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Sie sind hier: Startseite Forschung Prof. Dr. T. Becker Research


Mitochondrial protein biogenesis


Mitochondria evolved from the engulfment of a prokaryote by eukaryotic ancestor cell. During the course of evolution, the prokaryotic endosymbiont developed to a cellular organelle that fulfills essential functions for the cell such as energy production, iron-sulfur cluster formation, lipid and heme biosynthesis. The vast majority of the genetic information of the prokaryote was transferred to the host nucleus. Consequently, about 99% of the mitochondrial proteins are synthesized on cytosolic ribosomes as precursors and have to be imported into the organelle in a post-translational manner. The translocase of the outer mitochondrial membrane (TOM complex) forms the entry gate for most of the precursors. Subsequently, specific protein machineries sort the precursors to the different compartments of mitochondria (Figure 1): Outer and inner membrane, matrix and intermembrane space. 


Figure 1 gives an overview about the different protein sorting pathways within mitochondria (adapted from Becker et al. 2008, Biochim. Biophys. Acta, 1777, 557-563).



Biogenesis of the mitochondrial outer membrane

We are particular interested in the biogenesis of mitochondrial outer membrane proteins. These proteins span the membrane by one or more transmembrane a-helices or by a b-barrel structure. b-barrel proteins are imported by the TOM machinery and inserted into the membrane from the intermembrane space side by the sorting and assembly machinery (SAM complex). We could show that the action of both translocases is physically linked to each other to ensure efficient import and folding of the precursor. Small Tim proteins of the intermembrane space shield hydrophobic segments and stabilize the binding of the precursor to the TOM-SAM supercomplex.


We have identified a new import pathway for proteins with a single and multiple transmembrane a-helixes. The import of some of these proteins involves by TOM receptors on the mitochondrial surface, but most of the proteins do not pass the TOM channel. Instead, the mitochondrial import machinery (MIM complex) promotes insertion and assembly of the proteins in the outer mitochondrial membrane (Figure 2). The MIM machinery can also cooperate with the SAM complex in the assembly of the TOM complex. We aimed to characterize the molecular mechanism of this novel protein import pathway.



Figure 2 shows the MIM-dependent import pathways of outer membrane proteins with single or multiple a-helical transmembrane spans (Doan et al., 2020, Cell Rep.). 


Molecular network of mitochondrial protein translocases 

Our study revealed that outer membrane protein translocases associate with many partner proteins, including exciting links to mitochondrial metabolism and membrane contact sites. We found a role of the yeast voltage-dependent anion channel (VDAC), porin, in the import of carrier proteins into the inner membrane. Porin functions as coupling factor that coordinates protein import steps at both membranes. Thus, porin plays a dual role in mitochondrial biogenesis (Figure 3). First, it functions as channel for the flux of metabolites and ion across the outer membrane. Second, porin promotes import of carrier proteins by spatially organizing outer and inner membrane transport steps.  



 Figure 3: Yeast porin function as coupling factor in the import of carrier proteins (Ellenrieder et al. 2019, Mol. Cell, 73, 1056-1065).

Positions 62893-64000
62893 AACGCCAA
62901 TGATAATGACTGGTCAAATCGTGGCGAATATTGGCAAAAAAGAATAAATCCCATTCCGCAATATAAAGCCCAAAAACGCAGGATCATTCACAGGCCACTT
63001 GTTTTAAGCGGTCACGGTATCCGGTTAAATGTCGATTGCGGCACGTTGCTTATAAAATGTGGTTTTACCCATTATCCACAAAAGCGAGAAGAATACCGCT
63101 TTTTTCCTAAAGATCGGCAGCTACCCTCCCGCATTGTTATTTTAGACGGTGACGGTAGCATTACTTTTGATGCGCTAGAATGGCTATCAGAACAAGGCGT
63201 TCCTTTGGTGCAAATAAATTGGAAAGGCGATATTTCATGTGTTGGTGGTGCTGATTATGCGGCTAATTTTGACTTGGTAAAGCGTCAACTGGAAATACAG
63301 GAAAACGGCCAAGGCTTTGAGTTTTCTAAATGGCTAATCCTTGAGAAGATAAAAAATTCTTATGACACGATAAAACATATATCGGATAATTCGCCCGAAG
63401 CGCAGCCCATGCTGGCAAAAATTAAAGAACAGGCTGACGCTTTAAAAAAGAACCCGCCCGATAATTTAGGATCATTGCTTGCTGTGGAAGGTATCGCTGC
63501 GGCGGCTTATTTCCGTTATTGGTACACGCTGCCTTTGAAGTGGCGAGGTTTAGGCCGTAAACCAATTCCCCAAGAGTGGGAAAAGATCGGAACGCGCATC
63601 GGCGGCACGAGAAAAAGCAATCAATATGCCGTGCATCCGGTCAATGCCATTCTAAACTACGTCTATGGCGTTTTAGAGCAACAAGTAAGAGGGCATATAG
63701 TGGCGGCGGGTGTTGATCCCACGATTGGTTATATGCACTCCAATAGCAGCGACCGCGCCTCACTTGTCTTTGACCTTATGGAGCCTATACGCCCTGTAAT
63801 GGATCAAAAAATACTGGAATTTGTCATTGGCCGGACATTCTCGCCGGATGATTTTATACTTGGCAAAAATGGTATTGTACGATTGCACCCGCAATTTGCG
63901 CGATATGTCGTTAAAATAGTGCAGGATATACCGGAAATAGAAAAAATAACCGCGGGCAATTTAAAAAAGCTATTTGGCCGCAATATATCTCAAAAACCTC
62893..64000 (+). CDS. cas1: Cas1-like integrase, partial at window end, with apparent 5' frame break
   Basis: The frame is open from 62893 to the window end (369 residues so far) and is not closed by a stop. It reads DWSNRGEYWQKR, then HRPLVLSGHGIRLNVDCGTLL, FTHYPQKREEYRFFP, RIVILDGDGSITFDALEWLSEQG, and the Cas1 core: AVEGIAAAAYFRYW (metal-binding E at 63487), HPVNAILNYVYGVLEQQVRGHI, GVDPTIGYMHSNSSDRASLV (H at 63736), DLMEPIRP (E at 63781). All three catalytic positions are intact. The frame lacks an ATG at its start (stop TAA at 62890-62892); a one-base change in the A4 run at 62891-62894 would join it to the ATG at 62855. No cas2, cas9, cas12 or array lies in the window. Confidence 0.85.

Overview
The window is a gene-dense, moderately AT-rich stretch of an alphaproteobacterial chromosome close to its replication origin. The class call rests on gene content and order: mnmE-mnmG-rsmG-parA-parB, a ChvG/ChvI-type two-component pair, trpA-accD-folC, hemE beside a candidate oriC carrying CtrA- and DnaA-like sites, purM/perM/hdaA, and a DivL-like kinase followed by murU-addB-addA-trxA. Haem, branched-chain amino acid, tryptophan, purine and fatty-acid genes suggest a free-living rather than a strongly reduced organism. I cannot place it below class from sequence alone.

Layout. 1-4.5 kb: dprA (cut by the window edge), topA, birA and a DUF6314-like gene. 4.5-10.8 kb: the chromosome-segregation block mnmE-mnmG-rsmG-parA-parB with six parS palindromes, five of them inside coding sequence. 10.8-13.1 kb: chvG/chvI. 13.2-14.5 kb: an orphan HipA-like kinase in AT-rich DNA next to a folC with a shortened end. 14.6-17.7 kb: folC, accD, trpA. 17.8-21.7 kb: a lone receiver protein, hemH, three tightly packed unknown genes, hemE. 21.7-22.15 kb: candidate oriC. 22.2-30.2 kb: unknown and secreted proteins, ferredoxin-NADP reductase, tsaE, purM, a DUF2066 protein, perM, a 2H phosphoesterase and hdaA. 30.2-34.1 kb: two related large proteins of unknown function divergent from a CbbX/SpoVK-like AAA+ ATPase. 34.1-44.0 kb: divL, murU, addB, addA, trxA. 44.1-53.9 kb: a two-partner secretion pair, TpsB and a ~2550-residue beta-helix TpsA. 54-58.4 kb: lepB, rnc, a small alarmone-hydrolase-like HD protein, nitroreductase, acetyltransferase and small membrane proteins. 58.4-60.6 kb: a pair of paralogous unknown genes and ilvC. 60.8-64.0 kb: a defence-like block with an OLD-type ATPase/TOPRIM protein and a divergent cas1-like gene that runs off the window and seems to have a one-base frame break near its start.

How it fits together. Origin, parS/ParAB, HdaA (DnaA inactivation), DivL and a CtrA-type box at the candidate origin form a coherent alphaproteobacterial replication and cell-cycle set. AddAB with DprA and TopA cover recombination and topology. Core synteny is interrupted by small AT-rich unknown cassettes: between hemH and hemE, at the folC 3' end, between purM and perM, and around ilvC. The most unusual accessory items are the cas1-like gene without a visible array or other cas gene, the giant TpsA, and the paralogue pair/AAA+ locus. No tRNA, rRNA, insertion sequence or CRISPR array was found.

Protein translocases are intimately linked to organelle contact sites. TOM subunits associate with ER-resident proteins. Furthermore, a fraction of the sorting and assembly machinery (SAM complex) binds Mdm10 that is also a central component of the endoplasmic reticulum encounter structure (ERMES) that forms a molecular bridge between the outer membrane and the endoplasmic reticulum (ER). ERMES facilitates lipid transfer between both organelles. We demonstrated how Mdm10 couples with two distinct protein machineries. Thus, both examples illustrates that protein transport is connected to metabolite flux and lipid biogenesis. Our goal is to understand how protein translocases are integrated into a protein network that control mitochondrial biogenesis and function.


Quality control of mitochondrial protein biogenesis

Protein import has to be tightly controlled. Defects in protein import cause massive cellular stress and can eventually lead to cell death. Thus, quality mechanisms have to monitor mitochondrial protein biogenesis at different steps. This includes an intricate network of molecular chaperones that transports precursor proteins to the mitochondrial surface. Hsp70 chaperones are central players in protein targeting. Co-chaperones like J-proteins control protein targeting to mitochondria. We found that distinct J-proteins binds to different TOM receptors, suggesting that protein transport starts in the cytosol. 


Precursor proteins that prematurely fold can arrest in protein translocases such as the TOM complex during protein import into mitochondria, leading to clogging of protein translocases. We identified a novel mechanism that clears clogged TOM complexes, the protein translocation-associated degradation (mitoTAD) pathway (Figure 4). The protein Ubx2 associates with the TOM complex and forms a docking site for the cytosolic AAA ATPase Cdc48. Cdc48 extracts stalled precursor proteins from the TOM complex and facilitates their proteasomal degradation. Our goal is to understand the molecular mechanisms that govern mitochondrial proteostasis at the mitochondrial outer membrane.  




Figure 4. The mitochondria protein translocation-associated pathway (Mårtensson et al., 2019, Nature 569, 679-683).


Our work is funded by the Collaborative Research Center 1218 (SFB 746) and by Research grants of the Deutsche Forschungsgemeinschaft.